Jitka Klimešová, Jana Martínková and Gianluigi Ottaviani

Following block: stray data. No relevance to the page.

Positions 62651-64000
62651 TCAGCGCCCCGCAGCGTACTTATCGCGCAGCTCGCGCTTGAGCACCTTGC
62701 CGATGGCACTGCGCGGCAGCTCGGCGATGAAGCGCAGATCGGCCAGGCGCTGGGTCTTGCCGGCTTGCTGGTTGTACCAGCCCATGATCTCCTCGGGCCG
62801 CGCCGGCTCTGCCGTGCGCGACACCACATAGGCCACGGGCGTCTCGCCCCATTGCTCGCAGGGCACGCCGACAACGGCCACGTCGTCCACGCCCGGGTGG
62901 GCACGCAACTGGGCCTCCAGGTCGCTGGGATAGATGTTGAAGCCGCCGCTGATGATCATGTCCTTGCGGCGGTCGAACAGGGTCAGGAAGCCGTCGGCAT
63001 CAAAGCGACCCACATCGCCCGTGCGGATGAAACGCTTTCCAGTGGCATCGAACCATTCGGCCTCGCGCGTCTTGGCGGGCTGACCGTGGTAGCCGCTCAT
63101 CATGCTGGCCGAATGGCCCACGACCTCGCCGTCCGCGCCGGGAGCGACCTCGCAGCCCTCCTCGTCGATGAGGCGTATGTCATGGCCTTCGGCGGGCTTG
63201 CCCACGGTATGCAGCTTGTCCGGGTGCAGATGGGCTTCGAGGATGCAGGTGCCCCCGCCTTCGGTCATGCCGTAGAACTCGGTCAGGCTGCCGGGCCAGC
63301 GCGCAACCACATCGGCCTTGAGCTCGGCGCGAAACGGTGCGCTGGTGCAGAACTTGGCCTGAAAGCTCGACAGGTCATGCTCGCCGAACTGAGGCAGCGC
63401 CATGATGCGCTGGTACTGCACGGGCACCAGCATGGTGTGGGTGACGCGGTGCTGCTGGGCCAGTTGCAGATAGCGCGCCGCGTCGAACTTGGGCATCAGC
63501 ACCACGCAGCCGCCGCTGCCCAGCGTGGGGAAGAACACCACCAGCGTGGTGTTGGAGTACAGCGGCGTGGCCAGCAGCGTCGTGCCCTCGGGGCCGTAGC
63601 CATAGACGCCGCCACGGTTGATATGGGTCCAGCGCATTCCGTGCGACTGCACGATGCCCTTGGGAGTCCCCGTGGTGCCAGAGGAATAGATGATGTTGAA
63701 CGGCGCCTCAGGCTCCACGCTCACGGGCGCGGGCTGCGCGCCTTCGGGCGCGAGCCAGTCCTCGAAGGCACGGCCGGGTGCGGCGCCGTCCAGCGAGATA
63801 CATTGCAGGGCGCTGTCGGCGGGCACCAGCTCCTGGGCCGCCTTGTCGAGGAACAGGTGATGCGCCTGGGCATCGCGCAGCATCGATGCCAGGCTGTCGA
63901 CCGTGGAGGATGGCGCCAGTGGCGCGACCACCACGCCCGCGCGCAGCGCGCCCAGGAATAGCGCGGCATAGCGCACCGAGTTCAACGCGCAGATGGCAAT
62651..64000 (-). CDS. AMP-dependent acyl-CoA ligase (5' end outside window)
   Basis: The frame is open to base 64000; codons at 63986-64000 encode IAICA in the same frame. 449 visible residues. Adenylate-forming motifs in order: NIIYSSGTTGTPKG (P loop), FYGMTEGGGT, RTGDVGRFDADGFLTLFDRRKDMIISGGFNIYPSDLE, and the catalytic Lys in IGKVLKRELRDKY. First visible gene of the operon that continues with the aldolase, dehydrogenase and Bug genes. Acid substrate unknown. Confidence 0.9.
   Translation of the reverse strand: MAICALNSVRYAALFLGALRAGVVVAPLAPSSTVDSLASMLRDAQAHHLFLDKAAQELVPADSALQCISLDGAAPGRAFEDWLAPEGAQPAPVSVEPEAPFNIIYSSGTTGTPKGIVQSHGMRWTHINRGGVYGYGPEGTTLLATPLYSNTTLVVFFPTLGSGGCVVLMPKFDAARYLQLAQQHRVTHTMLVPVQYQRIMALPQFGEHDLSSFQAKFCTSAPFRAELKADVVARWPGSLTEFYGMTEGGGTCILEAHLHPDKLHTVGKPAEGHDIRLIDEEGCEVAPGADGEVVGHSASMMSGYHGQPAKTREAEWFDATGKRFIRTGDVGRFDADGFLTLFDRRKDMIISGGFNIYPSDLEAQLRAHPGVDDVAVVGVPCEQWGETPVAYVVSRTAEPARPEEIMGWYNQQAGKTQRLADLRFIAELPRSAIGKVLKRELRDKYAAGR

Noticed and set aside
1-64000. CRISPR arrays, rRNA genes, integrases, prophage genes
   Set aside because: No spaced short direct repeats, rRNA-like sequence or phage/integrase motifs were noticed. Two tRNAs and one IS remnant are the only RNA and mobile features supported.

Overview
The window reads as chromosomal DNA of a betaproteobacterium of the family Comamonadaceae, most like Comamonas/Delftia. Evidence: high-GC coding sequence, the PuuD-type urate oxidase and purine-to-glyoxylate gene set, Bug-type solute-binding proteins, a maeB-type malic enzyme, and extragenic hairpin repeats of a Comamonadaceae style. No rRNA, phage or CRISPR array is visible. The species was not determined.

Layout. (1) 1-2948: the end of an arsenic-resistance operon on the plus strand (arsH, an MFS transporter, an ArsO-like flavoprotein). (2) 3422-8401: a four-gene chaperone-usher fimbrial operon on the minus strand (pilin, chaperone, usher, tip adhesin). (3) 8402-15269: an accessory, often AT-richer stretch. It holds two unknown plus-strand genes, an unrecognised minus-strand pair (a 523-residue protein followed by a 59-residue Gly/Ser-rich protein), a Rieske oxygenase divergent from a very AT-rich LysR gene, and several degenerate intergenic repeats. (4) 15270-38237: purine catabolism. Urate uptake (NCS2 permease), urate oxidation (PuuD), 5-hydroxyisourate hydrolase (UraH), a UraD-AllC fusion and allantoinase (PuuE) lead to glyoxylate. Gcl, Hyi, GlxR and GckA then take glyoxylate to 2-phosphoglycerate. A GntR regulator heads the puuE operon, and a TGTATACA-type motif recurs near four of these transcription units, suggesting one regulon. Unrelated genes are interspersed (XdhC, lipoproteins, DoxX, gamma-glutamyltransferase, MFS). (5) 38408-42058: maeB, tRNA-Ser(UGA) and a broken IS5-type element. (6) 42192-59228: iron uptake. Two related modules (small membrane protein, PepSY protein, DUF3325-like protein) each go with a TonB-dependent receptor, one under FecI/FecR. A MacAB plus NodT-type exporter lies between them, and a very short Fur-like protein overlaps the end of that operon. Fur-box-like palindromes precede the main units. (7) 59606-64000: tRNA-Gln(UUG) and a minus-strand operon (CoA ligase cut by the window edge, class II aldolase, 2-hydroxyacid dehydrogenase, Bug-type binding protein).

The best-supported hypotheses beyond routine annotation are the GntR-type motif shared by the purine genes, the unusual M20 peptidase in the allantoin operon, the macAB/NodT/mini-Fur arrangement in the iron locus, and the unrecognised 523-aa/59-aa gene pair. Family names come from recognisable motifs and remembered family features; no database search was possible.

In recent years belowground plant ecology has experienced an exciting time with booming research interest worldwide. This has resulted in major advances in our understanding of belowground plant and ecosystem functioning focused on fine roots, mycorrhizal associations, and hence resource acquisition. However, other important functions of plants, not directly associated with resource acquisition (e.g., in situ persistence, space occupancy, ability to recover after biomass removal) and provided by different belowground organs (e.g., thick roots, rhizomes, bulbs) remain largely unexplored. Here, we propose a framework tailored to providing a comprehensive perspective on the entire set of belowground plants organs and functions. We reviewed the relevant literature, showing examples of essential functions for which we would ignore information completely if focusing only on the acquisitive (i.e. fine root) function. As a solution, we suggest a compartment-based approach. We identify two major belowground compartments, that is, acquisitive and non-acquisitive, associated with biomass allocation into different plant organs and functions. We discuss methodological challenges involved with implementing such an approach. For example, we tackle issues posed by changes in biomass allocation across different plants’ growth forms and life stages, as well as challenges associated with belowground biomass partitioning and biomass turnover. Finally, we urge plant scientists to apply methods and approaches that take into account all the belowground organs of plants. This way, we could expand our ecological understanding of belowground plant functioning such as improving estimates of carbon sequestration – highly relevant for global change science.